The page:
A broken section of dried paper clay (a kaolin-only porcelain). This contains 1% by weight paper fiber. Notice the fibers at the break, these give it great strength in the green state. At 1% there is a significant effect on the working properties of the plastic material. It is much tougher, resistant to tearing. But it is harder to achieve a smooth surface. 1% is likely the most paper you would want to put in a body for common use.
This measuring cup contains 30 squares of toilet paper or 11 grams (which has disintegrated quickly and has been propeller-mixed). I am about to dump the paper fiber and 1000 grams of plastic porcelain powder into the water and then mix that up and pour the slurry onto a plaster bat. Although the fiber is only 1% by weight of the dry mix, this completely changes the working properties of the clay. It is still plastic, but much more difficult to cut with a knife or wire. It rolls out nicely into very thin slabs and they are very tough and easy to manipulate and build with. As it hardens it is still pretty plastic.When forced to bend it slowly breaks as the fibers release across the boundaries. Two dry pieces of this clay can be joined using only water and they stick together! Of course this paper needs to burn out during firing, so you need good ventilation on your kiln. You might think that this paper clay shrinks much less than the non-paper version. Actually, it shrinks more (likely because of the increased percentage of water needed). The paper is imparting strength, that strength is enough to resist cracking on drying.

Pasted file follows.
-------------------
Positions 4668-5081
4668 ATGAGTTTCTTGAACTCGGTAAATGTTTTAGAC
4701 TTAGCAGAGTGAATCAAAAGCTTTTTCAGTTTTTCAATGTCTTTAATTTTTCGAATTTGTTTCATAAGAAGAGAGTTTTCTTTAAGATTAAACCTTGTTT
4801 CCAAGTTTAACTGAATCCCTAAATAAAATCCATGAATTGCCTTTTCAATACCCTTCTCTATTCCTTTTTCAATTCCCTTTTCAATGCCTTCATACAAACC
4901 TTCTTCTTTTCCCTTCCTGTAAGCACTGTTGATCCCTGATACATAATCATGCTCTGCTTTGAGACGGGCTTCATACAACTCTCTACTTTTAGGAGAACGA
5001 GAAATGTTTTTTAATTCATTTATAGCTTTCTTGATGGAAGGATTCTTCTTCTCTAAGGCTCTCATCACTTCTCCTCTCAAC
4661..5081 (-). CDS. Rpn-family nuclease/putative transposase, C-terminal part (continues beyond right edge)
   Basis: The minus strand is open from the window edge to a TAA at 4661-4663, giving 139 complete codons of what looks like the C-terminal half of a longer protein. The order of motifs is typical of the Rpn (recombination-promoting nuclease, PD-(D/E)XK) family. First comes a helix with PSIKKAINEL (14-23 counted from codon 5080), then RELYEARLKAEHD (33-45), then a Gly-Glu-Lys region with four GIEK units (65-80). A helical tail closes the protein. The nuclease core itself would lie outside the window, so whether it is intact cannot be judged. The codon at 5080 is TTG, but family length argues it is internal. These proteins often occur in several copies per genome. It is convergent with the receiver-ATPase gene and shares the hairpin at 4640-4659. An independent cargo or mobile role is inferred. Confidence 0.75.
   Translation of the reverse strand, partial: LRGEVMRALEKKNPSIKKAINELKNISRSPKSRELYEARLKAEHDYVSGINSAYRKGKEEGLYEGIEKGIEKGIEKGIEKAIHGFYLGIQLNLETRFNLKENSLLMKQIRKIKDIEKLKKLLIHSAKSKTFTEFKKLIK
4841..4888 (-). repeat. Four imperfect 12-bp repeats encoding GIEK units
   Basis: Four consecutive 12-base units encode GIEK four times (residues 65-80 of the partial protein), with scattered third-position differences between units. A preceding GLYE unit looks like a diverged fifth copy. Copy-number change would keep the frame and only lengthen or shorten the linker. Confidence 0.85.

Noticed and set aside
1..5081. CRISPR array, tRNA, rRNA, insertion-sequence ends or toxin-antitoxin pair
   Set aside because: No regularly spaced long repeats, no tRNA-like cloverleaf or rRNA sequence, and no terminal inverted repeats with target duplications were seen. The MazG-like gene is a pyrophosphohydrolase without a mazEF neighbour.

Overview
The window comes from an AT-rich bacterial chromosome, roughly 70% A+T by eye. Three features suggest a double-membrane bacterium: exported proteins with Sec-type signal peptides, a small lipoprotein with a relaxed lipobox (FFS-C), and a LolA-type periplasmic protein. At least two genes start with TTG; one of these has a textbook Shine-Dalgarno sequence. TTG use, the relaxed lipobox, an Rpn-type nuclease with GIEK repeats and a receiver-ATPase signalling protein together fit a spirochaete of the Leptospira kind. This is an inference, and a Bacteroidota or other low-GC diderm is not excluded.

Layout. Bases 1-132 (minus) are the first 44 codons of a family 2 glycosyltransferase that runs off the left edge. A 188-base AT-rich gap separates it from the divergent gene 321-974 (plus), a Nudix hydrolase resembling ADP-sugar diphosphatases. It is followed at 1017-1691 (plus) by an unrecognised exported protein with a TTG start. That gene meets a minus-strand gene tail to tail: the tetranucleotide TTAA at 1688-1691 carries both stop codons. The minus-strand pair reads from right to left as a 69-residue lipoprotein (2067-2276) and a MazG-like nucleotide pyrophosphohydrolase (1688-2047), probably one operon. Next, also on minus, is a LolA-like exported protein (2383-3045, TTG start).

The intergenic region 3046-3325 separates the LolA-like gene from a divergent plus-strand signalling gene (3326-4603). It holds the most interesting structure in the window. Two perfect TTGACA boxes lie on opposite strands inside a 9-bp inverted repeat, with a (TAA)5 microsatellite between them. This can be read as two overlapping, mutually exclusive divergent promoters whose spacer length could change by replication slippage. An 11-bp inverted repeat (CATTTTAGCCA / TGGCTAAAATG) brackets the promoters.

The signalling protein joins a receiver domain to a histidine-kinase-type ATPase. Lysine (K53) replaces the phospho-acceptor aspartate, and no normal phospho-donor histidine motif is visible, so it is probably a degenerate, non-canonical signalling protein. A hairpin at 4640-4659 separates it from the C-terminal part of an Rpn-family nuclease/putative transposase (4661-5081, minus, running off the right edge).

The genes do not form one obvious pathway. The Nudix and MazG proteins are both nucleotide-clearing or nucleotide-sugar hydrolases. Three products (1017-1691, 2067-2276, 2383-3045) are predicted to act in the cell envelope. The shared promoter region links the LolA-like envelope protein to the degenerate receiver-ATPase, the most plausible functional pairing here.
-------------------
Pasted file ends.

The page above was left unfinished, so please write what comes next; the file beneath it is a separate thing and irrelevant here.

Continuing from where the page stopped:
In ceramics, drying performance is very important to optimizing production. More plastic clays shrink more and crack more, but they are also better to work with.
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